Similar to discounts given to a limited number of passengers per flight offered by airlines, Rail Europe now offers "book-early" low fares for advance- purchase, one-way tickets on certain international rail routes between France and Italy, Switzerland and Belgium. Savings with these new advance purchase fares, available for a limited number of seats per train, range from 40-70%, depending on the route. Bookings may be made as far in advance as 60 days and a minimum of 14 days prior to travel. These are well suited for North American travelers visiting two or more countries and flying into one country, and departing from another, the new advance-purchase, one-way tickets are available on: Artesia day trains between Paris-Milan in 2nd class, on Artesia night trains between Paris and Milan, Venice, Rome or Florence in couchette sleeping compartments; between Paris-Geneva on TGV trains in 2nd class only; between Brussels and numerous destinations in France on TGV trains in 2nd class only.
You can also get a wealth of information about traveling in Great Britain through the BritRail site (www.BritRail.com).
Hosteling is a special travel experience in and of itself. It is the way most student travelers who are not camping out, get around, and is interestingly also the way many Europeans like to travel. It is somewhat like the communal experience you get with a bed-and-breakfast, but these tend to be larger establishments, each with its own special character (they can be budget hotels, inns, former mansions and castles or cottages); sometimes the hostel is so special, travelers organize their itinerary around staying at some of them (for this reason, you should make reservations in advance). Travelers have to obey the "house rules" (my most enduring image is of the Edinburgh establishment which was operated in a Dickensonian style).
There are hundreds of youth hostels in Europe, and they are a bargain. The International Youth Hostel Card provides access to a network of almost 4,500 hostels around the world. The card is free if you are under 18, and $25 if you're 18 or older. Check out American Youth Hostels at www.hiayh.com or the International Youth Hostels Foundation, http://www.iyhf.org/home_gb.html. The website offers marvelous listings of hostels all around the world. For further information, contact Hostelling International - American Youth Hostels, 733 15th Street N W Suite 840, Washington DC 20005 , 202-783-6161.
Eurailpass, Britrail pass, hostel cards are not the only travel cards that need to be purchased in advance, before traveling overseas.
For example, Visitor Travelcards for London must be purchased here in the U.S. before traveling. Travelers have a choice of two, three, four or seven day tickets, a choice of zones and do not need to provide a photocard. A book of vouchers for discounts at top London attractions and restaurants completes the package. A new website allows visitors to organize their travelling in London before they leave home; payment is made by credit card and the ticket, date stamped and ready to use on arrival, is delivered by post to a home address: www.ticket-on-line.com.
An excellent way to prepare for the trip in advance and finding out about the various discount travel cards, museum-admission passes, and other specials, as well as key events and festivals, recommended itineraries, and links to other sites and individual destinations is on the Internet (this is the student's adventure, of course, but you can help them out by providing lists of websites, and even requesting the maps and information, which your student will undoubtedly not have time to do, and will relieve your anxiety greatly to know there is a little advance planning).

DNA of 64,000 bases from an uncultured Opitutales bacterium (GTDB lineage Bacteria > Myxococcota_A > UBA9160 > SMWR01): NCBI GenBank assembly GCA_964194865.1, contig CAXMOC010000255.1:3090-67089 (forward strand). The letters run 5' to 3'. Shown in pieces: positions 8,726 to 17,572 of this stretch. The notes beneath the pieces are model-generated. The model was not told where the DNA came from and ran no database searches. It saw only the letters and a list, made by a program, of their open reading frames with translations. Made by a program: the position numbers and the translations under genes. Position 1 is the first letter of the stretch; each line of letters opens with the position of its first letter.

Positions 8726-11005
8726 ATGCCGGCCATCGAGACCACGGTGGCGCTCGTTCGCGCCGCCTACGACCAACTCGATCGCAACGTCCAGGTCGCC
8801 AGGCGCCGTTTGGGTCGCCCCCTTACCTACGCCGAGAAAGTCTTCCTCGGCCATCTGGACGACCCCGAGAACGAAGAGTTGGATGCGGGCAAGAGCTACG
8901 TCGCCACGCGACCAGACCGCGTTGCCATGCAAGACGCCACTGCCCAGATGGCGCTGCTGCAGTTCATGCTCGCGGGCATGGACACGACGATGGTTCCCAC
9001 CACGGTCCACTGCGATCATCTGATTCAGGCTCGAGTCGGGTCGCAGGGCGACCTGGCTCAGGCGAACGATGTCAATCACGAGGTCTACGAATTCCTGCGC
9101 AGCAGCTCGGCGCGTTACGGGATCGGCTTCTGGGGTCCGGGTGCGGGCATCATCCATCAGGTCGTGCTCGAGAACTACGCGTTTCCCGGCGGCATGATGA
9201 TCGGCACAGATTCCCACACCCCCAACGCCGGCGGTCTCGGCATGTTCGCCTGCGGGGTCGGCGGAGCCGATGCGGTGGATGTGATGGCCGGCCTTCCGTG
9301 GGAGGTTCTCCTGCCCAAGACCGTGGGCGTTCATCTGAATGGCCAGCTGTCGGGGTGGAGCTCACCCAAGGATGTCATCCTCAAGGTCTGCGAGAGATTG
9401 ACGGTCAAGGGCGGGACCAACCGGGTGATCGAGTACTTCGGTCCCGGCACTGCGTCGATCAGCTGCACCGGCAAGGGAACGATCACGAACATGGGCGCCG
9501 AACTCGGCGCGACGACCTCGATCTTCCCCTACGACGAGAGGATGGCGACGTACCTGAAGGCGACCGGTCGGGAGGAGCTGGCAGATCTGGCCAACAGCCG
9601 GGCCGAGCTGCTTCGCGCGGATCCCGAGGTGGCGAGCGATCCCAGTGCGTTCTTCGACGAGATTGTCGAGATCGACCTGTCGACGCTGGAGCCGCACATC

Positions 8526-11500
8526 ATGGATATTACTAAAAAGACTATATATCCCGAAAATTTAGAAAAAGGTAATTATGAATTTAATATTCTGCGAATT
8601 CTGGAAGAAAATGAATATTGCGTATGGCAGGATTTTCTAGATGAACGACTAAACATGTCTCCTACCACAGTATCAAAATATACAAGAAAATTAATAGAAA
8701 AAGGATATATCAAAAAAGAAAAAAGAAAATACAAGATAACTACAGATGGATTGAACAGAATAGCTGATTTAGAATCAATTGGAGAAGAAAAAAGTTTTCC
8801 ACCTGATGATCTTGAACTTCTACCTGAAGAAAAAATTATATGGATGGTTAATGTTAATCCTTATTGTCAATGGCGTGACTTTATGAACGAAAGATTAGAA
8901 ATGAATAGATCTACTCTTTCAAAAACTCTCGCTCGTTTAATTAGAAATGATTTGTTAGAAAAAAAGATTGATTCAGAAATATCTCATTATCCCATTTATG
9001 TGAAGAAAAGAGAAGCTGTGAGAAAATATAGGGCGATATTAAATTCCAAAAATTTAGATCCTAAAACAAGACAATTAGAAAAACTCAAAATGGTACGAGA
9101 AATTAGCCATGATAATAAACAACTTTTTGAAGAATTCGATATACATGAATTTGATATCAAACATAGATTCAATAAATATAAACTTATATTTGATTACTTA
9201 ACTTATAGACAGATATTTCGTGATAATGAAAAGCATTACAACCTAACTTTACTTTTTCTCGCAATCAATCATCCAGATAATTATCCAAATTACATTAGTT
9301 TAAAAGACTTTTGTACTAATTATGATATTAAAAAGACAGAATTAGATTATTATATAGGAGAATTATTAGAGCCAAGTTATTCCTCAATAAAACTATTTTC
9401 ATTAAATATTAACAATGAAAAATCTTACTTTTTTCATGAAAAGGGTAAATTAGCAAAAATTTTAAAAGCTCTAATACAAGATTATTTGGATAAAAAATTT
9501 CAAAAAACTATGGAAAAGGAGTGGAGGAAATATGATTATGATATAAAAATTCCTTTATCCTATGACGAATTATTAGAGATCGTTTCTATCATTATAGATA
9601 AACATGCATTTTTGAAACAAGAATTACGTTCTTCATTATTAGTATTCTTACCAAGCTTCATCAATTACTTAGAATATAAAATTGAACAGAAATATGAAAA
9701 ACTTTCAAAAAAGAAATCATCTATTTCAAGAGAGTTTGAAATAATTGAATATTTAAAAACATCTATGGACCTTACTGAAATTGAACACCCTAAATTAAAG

For traveling to Europe, the best place to start is with the European Travel Commission, www.VisitEurope.com-the site also links to its 33 member countries and is very easy to use. Each of the country destination listings gives fabulous planning tools for traveling around, attractions, special events, accommodations, packages and special visitor travel cards.
For example, at the listing for Denmark, we learned about the Copenhagen Card, which entitles holders to free admission to over 70 attractions, museums and sights in the Greater Copenhagen area - not to mention complimentary transportation on buses and trains in the greater metropolitan area ($26 for 24-hour pass; $45 for 48 hours; check www.visitcopenhagen.com).
The VisitEurope site also provides valuable information about visas (none are needed, except for Turkey), health information, and even packing tips.
Similarly, the VisitBritain.org site is a treasure trove of information about traveling about England, Scotland, Wales, and even into the Channel Islands (VisitBritain also has a New York City office). VisitBritain, 551 Fifth Avenue, Suite 701,212-986 2266 or 800-GO 2 BRITAIN, email email@example.com, or visit www.visitbritain.org.
Such sites also provide information about the extraordinary number of major festivals and events that go on in Europe during the summer. It is vitally important that you book well in advance in destinations with some of the most popular festivals, because accommodations sell out. For example, the Edinburgh Festival, through most of August, is the most popular festival in the world; tickets sell out.
As an alternative to backpacking independently and making all these separate arrangements, there are youth-oriented tour operators and travel companies that provide superb budget trips for 18-35 year olds.
Contiki Holidays, a company that specializes in budget travel for 18 to 35 year olds, has been around a very long time. Trips, inclusive of accommodation, meals and sightseeing, are affordable because they put four people together in a dorm-style room.
For example, a 27-day "European Escapade," priced from $1,839 for the land portion, visits 11 countries and such places as Paris, Fontainebleu, Beaujolais, Pont du Gard, Barcelona, French Riviera, Monaco, Pisa, Florence, Rome, Vatican City, Venice, Vienna, Munich, Liechtenstein, Lucerne, Heidelberg, Rhine Valley, and Amsterdam.